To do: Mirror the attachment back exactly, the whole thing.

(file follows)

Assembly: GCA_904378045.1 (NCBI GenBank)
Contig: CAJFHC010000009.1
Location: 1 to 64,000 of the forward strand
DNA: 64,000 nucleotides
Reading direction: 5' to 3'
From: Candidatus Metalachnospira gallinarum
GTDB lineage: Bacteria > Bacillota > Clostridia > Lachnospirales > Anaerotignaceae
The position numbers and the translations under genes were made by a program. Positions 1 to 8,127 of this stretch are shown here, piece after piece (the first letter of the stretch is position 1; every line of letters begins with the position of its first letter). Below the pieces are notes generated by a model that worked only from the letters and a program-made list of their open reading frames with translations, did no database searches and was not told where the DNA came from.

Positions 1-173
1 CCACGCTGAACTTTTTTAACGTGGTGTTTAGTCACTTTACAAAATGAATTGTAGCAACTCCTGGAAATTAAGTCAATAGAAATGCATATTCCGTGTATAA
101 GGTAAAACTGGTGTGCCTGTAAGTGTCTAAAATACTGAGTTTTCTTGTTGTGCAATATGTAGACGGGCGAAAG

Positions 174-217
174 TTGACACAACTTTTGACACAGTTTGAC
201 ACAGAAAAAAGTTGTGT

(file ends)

Assembly: GCA_904378045.1 (NCBI GenBank)
Contig: CAJFHC010000009.1
Location: 1 to 64,000 of the forward strand
DNA: 64,000 nucleotides
Reading direction: 5' to 3'
From: Candidatus Metalachnospira gallinarum
GTDB lineage: Bacteria > Bacillota > Clostridia > Lachnospirales > Anaerotignaceae
The position numbers and the translations under genes were made by a program. Positions 1 to 8,127 of this stretch are shown here, piece after piece (the first letter of the stretch is position 1; every line of letters begins with the position of its first letter). Below the pieces are notes generated by a model that worked only from the letters and a program-made list of their open reading frames with translations, did no database searches and was not told where the DNA came from.

Positions 1-173
1 CCACGCTGAACTTTTTTAACGTGGTGTTTAGTCACTTTACAAAATGAATTGTAGCAACTCCTGGAAATTAAGTCAATAGAAATGCATATTCCGTGTATAA
101 GGTAAAACTGGTGTGCCTGTAAGTGTCTAAAATACTGAGTTTTCTTGTTGTGCAATATGTAGACGGGCGAAAG

Positions 174-217
174 TTGACACAACTTTTGACACAGTTTGAC
201 ACAGAAAAAAGTTGTGT